HPV vaccine does not meet the high threshold for mandating. HPV is spread by intimate sexual contact and therefore is not an epidemic infectious disease among school-aged children. Most infections are harmless, and screening methods (Pap smear and HPV testing) are available to identify individuals who are at risk of cervical cancer, which occurs 10 to 20 years following initial infection. Treatment of precursor lesions by minor surgical procedures is completely effective in preventing cervical cancer. Thus, there is no compelling public health rationale for mandating HPV vaccine in school-aged children.
Because vaccines are an economical and effective way to prevent many infectious diseases, mandates have sometimes been used more broadly, as in the instances of tetanus and hepatitis B. While a case for mandating HPV vaccine can be made on grounds of good medical and public health practice, the arguments against its use also have merit. The autonomy of the individual to make his or her own decisions about medical care can be disregarded only when the public health is threatened. While this might be the case during an influenza epidemic, for example, it is certainly not the case for HPV. Moreover, when the public health is not threatened, vaccine safety is of paramount importance.
Despite the promising results from clinical trials, the number of vaccinated individuals is still too small to exclude rare serious adverse effects, and more experience with the HPV vaccine is advisable before its mandatory use comes up for consideration. The availability of alternative strategies for detection and control of cervical cancer, discussed above, must also be factored in to the recommendation for the HPV vaccine. But these strategies are less economical than vaccination, potentially less effective, and medically and psychologically more burdensome for women.
The controversy surrounding the HPV vaccine has also raised questions about the appropriate procedures for making vaccination against a given illness or disease mandatory and about possibly restricting lobbying on the part of the manufacturer. While laws mandating vaccine use have to be passed by legislatures, and while manufacturers should be free to make the case for their product, recommendations are best made by state health departments after soliciting input from diverse sources.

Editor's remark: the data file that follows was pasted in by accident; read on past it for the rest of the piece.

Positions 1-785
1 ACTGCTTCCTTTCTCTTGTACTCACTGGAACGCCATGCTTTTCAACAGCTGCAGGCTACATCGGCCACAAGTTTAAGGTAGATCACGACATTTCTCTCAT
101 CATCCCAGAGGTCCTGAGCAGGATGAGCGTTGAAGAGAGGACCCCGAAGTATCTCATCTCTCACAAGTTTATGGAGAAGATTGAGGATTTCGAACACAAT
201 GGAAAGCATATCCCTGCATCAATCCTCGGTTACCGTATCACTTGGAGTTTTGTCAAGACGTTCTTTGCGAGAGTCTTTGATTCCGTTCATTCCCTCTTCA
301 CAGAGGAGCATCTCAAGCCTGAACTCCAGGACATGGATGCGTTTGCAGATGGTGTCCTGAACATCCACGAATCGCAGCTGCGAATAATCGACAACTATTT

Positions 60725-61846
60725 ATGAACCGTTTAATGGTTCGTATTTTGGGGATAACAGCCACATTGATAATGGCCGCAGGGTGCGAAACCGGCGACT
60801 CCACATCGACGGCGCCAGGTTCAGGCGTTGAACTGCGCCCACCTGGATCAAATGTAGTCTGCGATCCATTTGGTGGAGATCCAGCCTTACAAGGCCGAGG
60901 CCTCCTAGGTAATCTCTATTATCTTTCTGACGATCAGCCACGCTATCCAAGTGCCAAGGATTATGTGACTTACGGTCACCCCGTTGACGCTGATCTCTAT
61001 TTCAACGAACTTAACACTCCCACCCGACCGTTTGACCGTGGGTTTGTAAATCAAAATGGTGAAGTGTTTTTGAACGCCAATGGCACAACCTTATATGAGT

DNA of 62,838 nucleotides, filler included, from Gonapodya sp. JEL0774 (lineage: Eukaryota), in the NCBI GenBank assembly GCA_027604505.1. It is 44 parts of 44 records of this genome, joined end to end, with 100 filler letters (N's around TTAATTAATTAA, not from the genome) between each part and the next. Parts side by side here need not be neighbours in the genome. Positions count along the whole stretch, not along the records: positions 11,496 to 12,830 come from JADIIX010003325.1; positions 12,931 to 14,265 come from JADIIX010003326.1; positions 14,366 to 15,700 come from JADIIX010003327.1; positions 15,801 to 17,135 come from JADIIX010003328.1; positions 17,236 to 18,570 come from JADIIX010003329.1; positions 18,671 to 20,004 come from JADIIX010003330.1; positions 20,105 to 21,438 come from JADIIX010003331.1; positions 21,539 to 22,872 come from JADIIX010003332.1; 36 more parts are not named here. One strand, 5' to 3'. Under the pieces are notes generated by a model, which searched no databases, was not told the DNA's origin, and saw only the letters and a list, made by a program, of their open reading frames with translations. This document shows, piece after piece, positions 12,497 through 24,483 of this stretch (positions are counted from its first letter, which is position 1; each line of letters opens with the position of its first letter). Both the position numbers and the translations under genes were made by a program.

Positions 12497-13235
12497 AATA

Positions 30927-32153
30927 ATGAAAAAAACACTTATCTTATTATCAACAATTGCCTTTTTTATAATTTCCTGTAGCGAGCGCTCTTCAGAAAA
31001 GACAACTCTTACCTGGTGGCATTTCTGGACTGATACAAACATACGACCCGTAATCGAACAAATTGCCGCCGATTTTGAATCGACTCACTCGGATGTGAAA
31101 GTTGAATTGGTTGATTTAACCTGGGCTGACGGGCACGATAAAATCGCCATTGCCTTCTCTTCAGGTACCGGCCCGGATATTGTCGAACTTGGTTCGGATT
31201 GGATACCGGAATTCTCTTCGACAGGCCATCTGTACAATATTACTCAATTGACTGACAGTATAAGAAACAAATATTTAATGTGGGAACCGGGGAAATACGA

The high cost of Gardasil is a deterrent for its use for many families. It has been suggested that Merck would profit substantially even if it cut the cost of Gardasil by 90 percent . In any case, economic considerations should not drive the decision. Many existing government programs provide needed vaccines to children at low cost or no cost. Vaccines that are either mandated or "officially recommended" are covered by the federally funded Vaccines for Children program in the United States.
HPV vaccine provides us an opportunity to reduce the cancer burden for women in all parts of the world, however. We think the widespread use of the vaccine by men and women and availability of the vaccine in the developing world will be the best use of this resource.
Raphael P. Viscidi, MD, is a professor of pediatrics in the Johns Hopkins University School of Medicine in Baltimore. He is an infectious diseases specialist with a primary research interest in human papillomavirus infections.
Keerti V. Shah, MD, DrPH, is a professor of microbiology and immunology in the Johns Hopkins University Bloomberg School of Public Health in Baltimore. He is a virologist with a primary research interest in human papillomavirus and polyomavirus infections.
Keerti V. Shah, MD, DrPH, served in a scientific capacity on expert committees for GlaxoSmithKline and Merck that met one time each.